The shortest cycling route from my home to work is just 8.6 miles, but it involves riding along the A422, which is a stretch of road with a poor surface and quite a bit of traffic, much of which takes pride in ignoring the 50 mph speed limit.
I’ve ridden along here a couple of times, and it can be hairy. A lot of motorists, who wouldn’t say boo to a tractor, and might even pride themselves in being courteous to horses and their riders, get the red mist when they see a bike. There’s something deeply ingrained in British culture about this; it’s probably, ultimately, class-related. Anyway, the upshot is, rather than be delayed for between 10-30 seconds while they wait for a safe opportunity to overtake, they opt instead for the close pass, which police forces around the country are trying to educate people about.
It’s irrational and infuriating, because if they were honest with themselves about how long they were waiting, and how long they might be waiting at the other end of the road as they wait to cross/join the A43 – or queue in Buckingham’s mediaeval streets to get through narrow gaps made narrower by dicks parked on double yellows, they would realise that the tiny dint in their day caused by the cyclist doing a respectable speed on an electric bike is insignificant. Why don’t these motorists get the rage when they encounter the car parked on the double yellows that’s causing a 10-minute delay instead of at the cyclist causing them a 10-second delay? Answers on a postcard…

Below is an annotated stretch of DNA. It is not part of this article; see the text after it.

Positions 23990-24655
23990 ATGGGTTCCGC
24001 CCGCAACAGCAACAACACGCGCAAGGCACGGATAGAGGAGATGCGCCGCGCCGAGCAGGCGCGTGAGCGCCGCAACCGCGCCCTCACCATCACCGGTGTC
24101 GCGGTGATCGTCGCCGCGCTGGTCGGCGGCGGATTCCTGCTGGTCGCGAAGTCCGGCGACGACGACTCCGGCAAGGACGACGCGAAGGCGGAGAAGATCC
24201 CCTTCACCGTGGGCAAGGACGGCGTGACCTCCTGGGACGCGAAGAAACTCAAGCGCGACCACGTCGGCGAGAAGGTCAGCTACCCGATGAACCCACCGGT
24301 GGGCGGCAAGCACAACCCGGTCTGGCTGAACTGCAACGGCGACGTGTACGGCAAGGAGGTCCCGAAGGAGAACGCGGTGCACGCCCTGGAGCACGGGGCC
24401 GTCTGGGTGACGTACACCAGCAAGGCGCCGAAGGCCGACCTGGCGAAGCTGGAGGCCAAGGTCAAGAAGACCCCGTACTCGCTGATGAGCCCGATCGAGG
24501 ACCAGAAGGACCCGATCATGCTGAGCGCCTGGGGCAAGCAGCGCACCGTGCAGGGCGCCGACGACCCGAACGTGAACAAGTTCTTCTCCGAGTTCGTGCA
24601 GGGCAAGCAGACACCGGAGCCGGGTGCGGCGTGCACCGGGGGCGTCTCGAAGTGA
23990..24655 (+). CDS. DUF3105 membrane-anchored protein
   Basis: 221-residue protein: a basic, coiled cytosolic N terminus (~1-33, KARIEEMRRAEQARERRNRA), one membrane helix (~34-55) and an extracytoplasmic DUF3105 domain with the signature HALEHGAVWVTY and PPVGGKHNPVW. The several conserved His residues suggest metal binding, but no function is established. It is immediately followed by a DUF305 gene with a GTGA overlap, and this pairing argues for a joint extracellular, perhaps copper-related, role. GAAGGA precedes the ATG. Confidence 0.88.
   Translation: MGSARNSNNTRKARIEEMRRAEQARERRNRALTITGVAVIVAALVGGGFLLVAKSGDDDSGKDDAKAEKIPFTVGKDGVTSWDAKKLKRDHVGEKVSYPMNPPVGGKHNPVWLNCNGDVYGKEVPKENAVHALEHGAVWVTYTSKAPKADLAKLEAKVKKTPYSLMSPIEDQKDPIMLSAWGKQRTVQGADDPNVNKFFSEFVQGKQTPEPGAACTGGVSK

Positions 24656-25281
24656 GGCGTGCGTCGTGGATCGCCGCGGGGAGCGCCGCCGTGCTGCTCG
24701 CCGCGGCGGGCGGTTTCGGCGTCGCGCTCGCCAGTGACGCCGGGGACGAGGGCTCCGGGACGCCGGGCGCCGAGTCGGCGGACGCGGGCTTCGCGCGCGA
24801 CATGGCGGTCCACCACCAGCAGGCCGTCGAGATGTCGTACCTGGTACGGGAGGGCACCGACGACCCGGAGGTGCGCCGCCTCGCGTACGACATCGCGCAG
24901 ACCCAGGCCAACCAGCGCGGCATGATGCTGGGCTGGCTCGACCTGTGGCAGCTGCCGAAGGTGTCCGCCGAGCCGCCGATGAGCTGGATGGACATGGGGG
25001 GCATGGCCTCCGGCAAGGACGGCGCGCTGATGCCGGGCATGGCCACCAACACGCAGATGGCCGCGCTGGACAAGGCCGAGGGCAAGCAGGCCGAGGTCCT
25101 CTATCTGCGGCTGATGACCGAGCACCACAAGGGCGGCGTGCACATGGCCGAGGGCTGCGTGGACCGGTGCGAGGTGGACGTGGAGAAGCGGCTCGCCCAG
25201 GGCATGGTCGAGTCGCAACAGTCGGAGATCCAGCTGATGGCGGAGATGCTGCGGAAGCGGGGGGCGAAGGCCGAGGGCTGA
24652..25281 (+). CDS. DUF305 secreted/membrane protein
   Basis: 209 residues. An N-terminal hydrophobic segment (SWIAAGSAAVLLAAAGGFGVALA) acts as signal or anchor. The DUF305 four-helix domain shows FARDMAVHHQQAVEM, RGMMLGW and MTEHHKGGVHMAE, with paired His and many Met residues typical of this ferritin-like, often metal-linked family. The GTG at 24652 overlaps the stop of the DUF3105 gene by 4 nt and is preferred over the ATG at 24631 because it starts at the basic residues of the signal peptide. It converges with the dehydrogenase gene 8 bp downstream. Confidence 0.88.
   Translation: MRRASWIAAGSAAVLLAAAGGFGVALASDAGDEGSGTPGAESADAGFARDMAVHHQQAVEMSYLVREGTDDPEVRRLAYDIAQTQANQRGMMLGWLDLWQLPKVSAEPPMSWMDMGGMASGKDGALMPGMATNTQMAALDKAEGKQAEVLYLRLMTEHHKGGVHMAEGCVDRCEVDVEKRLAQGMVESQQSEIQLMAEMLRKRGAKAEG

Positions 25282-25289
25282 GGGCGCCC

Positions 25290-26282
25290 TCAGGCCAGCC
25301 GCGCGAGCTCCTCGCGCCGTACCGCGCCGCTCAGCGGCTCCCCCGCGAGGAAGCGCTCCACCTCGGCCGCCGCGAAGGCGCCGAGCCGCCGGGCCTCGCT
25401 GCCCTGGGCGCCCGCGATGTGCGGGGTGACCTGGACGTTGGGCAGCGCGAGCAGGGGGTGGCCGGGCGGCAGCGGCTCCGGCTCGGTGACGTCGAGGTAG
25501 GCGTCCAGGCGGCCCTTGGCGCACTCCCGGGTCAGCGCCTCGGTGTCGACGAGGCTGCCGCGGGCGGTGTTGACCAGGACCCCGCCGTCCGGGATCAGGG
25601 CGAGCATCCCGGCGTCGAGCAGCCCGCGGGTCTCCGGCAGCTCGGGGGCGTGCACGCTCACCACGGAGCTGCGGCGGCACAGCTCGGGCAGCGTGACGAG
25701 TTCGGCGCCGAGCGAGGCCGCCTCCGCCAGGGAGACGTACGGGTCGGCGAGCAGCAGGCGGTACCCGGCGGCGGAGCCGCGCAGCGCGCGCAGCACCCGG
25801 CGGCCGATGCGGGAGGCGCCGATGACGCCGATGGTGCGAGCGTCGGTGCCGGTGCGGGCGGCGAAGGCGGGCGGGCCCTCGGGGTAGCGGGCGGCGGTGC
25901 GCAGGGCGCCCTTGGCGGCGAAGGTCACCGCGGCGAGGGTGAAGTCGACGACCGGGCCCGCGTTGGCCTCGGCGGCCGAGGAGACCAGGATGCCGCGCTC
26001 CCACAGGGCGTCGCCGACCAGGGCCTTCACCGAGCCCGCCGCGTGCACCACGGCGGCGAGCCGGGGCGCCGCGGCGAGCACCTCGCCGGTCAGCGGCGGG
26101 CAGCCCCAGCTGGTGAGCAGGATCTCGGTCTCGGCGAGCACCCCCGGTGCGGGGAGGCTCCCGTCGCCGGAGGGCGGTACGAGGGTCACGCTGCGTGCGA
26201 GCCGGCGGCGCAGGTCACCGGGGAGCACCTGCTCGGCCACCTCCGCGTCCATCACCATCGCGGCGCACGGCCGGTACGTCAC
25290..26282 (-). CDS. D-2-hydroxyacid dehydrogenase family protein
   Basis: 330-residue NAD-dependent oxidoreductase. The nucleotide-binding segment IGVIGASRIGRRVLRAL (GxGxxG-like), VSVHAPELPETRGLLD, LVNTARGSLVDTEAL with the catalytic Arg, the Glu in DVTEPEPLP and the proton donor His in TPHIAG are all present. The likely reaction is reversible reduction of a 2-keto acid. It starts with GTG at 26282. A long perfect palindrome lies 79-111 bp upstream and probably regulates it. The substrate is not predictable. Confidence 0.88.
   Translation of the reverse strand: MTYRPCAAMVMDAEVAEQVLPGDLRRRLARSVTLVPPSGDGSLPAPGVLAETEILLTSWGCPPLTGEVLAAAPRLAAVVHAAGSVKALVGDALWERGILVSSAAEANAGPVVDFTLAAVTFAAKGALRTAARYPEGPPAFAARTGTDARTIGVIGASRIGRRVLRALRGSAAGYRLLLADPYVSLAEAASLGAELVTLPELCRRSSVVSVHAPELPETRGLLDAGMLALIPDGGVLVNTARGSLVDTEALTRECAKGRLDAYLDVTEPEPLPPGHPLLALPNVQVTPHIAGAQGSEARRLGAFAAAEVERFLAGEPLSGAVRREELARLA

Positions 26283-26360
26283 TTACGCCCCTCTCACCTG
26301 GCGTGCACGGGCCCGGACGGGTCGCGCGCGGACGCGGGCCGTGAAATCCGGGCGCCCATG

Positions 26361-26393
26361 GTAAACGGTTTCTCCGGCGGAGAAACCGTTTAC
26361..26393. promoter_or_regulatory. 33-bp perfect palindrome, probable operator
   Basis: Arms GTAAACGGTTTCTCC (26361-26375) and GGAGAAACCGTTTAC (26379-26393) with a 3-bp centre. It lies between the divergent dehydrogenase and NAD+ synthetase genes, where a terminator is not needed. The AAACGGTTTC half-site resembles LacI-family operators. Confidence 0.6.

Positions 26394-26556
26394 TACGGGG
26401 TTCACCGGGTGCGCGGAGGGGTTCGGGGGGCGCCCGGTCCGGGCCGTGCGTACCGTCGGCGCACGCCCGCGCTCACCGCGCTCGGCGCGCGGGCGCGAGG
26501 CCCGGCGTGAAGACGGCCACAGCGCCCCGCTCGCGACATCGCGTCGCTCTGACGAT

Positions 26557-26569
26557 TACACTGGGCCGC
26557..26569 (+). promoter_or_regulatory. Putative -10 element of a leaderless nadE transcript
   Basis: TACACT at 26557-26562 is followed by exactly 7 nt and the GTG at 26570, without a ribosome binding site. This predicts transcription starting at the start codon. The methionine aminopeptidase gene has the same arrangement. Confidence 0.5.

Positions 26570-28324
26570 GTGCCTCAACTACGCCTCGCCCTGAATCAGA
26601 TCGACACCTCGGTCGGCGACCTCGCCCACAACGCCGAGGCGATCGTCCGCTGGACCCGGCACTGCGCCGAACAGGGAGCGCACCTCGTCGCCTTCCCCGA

Anyway, in order to avoid this dangerous and angry road in the mornings, I’ve adopted a route that adds – ready? – five miles to the 8.6 miles I could be cycling. Which is an additional 20 minutes or so and still involves having to cross the dual carriageway A43 at the Cyclists Dismount sign, which can sometimes take several minutes in itself. The way people drive down this particular stretch of the A43 in Northamptonshire (between the M40 and the M1) is extraordinary. That it happens to go past Silverstone seems to encourage the kind of hot-headed impatient craziness that views a roundabout not as a reason to slow down but as a fucking chicane to be taken flat out with Clarkson-like pride. And god forbid they use signals. Formula 1 fantasy cars don’t have indicators.
Inevitably this leads to frequent delays on the A43 caused by overturned lorries, rear end shunts and other avoidable accidents. My current 13.6 mile route was adopted because the 11-mile alternative (avoiding the A422 but involving a mile or so on the dual carriageway near the end) included a right turn at a roundabout on the A43, which meant moving across a lane and then praying that my white bicycle, high-viz clothing, and twin headlights (one of them flashing), would be noticed by motorists determined not to slow down at all for said roundabout. On the day that I was nearly wiped out and saved only by the rapid acceleration afforded by my e-bike, I decided to opt for the full five mile diversion.